Don MacLean of Carrabelle and Mary Britz of Lanark Village experienced the trip of a lifetime when Honor Flight of Tallahassee flew them to Washington DC for a day to visit the World War II Memorial.



The Honor Flight Network, a non-profit organization created solely to honor America's veterans for all their sacrifices, transports veterans to Washington, D.C. to visit and reflect at their memorials. Top priority is given to World War II survivors, along with other veterans who may be terminally ill. The inaugural Honor Flight Tour took place in May of 2005. Six small planes flew out of Springfield, Ohio taking twelve World War II veterans on a visit to the memorial in Washington, DC. The Honor Flight Network program was conceived by Earl Morse, a physician assistant and Retired Air Force Captain employed by the Department of Veteran’s Affairs.



Britz and MacLean, both World War II veterans, were part of a group of 77 vets who went to Washington April 26. Each was accompanied by a guardian. A doctor, seven emergency technicians and two nurses traveled with them on a Boeing 757 provided by Miami Air.



While the veterans travel free, the guardians and medical staff pay for their own flight.



Because Honor Flight trips start early, Britz and MacLean decided to spend the night of April 25 in Tallahassee. They stayed at Homewood Suites on Apalachee Parkway. Preston Scott on WFLA-FM announced during a broadcast that they were looking for accommodations. J. H. Leale, president of Ricky Carmichael Racing was one of about 20 people who offered to pay for their rooms. He made the reservations but, when hotel General Manager Ashley Schneider found out who the rooms were for, she refused payment.



Meals were also donated for the happy travelers.



MacLean said the day began at 5 a.m. when the party gathered for breakfast at the “millionaire hanger” at Tallahassee Airport.



Participants were given t-shirts, gold for veterans, blue for guardians and red for medical personnel. Veterans also received goody bags.



MacLean and Britz praised organizer Mack Kemp. “Mack deserves a pile of credit. He spent a year getting ready for the flight,” said MacLean.



“Everything went so smooth, it was unbelievable,” Britz said,



The group departed Tallahassee at 7 a.m. They landed in Baltimore and were divided into three groups, red, white and blue. MacLean was in the red group, and Mary in the blue, and they traveled by color-coded bus with a police escort.



“I think we traveled through Baltimore going about 80 miles per hour,” MacLean said,



Each veteran was provided with a wheel chair. All told, five planeloads of Honor Flight travelers visited Washington that day.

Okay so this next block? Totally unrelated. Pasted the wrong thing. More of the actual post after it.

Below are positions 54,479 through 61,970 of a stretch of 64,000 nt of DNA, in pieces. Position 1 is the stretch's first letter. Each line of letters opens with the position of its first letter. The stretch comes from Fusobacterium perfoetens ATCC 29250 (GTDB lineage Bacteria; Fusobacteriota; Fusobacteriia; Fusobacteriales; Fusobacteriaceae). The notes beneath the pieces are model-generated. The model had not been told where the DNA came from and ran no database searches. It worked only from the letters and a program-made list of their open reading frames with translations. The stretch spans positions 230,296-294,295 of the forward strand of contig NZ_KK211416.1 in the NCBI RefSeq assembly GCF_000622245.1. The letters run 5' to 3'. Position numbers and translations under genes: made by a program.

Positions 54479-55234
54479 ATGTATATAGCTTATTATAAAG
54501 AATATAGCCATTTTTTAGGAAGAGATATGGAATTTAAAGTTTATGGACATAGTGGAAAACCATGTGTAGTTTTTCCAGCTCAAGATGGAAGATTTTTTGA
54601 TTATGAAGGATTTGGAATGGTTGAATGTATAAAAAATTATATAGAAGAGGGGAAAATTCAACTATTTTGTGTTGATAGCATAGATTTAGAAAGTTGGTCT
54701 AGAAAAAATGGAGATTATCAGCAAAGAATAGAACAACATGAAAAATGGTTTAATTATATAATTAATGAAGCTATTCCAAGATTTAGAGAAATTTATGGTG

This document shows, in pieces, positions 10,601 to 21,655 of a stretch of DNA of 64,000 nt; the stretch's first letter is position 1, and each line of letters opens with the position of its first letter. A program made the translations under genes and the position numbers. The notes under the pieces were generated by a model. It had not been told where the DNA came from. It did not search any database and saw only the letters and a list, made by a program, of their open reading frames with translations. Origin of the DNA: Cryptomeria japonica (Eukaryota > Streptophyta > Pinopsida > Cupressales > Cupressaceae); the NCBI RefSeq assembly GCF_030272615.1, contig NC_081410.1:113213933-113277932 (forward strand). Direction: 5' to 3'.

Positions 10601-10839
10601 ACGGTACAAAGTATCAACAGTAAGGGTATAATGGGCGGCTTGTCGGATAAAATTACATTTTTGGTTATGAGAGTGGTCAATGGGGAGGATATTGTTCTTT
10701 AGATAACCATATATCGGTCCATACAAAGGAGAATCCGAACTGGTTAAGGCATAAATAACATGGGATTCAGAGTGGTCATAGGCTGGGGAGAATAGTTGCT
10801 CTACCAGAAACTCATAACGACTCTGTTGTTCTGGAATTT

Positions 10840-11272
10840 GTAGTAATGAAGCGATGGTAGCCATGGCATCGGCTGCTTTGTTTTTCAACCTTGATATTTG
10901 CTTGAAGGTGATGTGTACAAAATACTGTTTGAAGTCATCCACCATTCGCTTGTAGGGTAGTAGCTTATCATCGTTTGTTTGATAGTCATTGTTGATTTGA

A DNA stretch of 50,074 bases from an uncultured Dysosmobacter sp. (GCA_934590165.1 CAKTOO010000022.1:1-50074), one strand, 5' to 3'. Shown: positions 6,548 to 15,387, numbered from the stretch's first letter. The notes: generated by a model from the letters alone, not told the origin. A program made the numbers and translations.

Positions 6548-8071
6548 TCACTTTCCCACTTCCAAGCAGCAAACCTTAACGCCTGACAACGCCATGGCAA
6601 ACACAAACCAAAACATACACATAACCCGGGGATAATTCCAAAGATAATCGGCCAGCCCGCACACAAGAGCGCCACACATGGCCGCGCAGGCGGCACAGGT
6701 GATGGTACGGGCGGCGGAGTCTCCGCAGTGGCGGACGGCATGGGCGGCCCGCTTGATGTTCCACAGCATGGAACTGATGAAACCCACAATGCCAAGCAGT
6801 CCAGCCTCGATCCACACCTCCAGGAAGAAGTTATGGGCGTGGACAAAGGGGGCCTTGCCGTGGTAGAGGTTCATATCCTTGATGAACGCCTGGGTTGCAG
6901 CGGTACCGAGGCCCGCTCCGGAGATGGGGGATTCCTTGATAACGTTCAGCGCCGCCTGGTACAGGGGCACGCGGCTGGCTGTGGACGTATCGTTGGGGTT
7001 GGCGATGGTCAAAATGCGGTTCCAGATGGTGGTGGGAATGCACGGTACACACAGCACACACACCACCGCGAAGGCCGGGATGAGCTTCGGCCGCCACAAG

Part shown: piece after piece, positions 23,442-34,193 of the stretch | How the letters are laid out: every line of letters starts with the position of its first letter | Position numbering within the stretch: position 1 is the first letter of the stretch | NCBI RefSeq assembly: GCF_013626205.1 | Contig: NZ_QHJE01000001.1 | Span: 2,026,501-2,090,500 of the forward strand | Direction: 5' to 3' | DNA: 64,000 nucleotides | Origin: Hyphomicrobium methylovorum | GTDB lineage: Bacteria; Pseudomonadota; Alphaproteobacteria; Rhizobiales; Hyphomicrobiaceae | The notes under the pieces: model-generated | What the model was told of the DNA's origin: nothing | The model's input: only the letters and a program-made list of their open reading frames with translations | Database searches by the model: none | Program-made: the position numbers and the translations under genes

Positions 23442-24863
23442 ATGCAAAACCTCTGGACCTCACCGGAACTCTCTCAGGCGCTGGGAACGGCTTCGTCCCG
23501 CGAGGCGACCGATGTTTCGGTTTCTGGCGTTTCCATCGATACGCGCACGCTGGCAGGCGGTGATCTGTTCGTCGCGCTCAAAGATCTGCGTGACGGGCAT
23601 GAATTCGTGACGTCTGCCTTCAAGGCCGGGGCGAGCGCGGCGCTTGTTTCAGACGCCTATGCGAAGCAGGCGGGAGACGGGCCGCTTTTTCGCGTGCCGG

In addition to placing a wreath at the World War II Memorial, the group visited the National Mall and Arlington Cemetery where they watched the changing of the guard at the Tomb of the Unknown Soldier.



Britz said the cherry trees were in bloom at Arlington, which made the burial ground particularly lovely. She said the World War II Memorial was “so immense, we could have spent the whole day there.”



They dined on box lunches while traveling between sights. It was a second trip to the nation’s capital for both travelers.



Britz and her husband attended the dedication of the Women’s Memorial there in 1978. MacLean took a school trip to the Smithsonian when he was 10 years old.



MacLean said everywhere they went on the Honor Flight trip, they were welcomed by throngs of people including many children. Groups represented included the Shriners, Boy and Girl Scouts, Knights of Columbus, Patriot Guard and military honor guards.



During the trip, Britz reconnected with a friend from long ago. She began talking to former Marine Bud Ledson seated next to her on the plane. After comparing notes, they realized Mary had nursed Bud in San Diego when he was sent home wounded from the Pacific Theatre. They spoke for the first time in 69 years even thought they have been living only 60 miles apart. Ledson, who resides in Tallahassee, is the author of “US Marines Wings over the Pacific.”



Britz’ daughter, Cheryl, said the pair is now speaking on the phone every day.



On arriving home in Tallahassee at the end of their 20-hour journey, the veterans were greeted by Governor Rick Scott who presented each with a gold medal expressing the appreciation of Florida’s citizens for their sacrifices and patriotism.



 “This has really been a great, great honor and privilege,” Britz said. “I'm just thrilled to death with it. It was a very nostalgic trip. I don’t think there were too many dry eyes when we visited Arlington. I couldn’t believe it. All this attention for doing something we all wanted to do at the time.”



For more information about Honor Flight or to register a veteran for the program, visit www.honorflight.org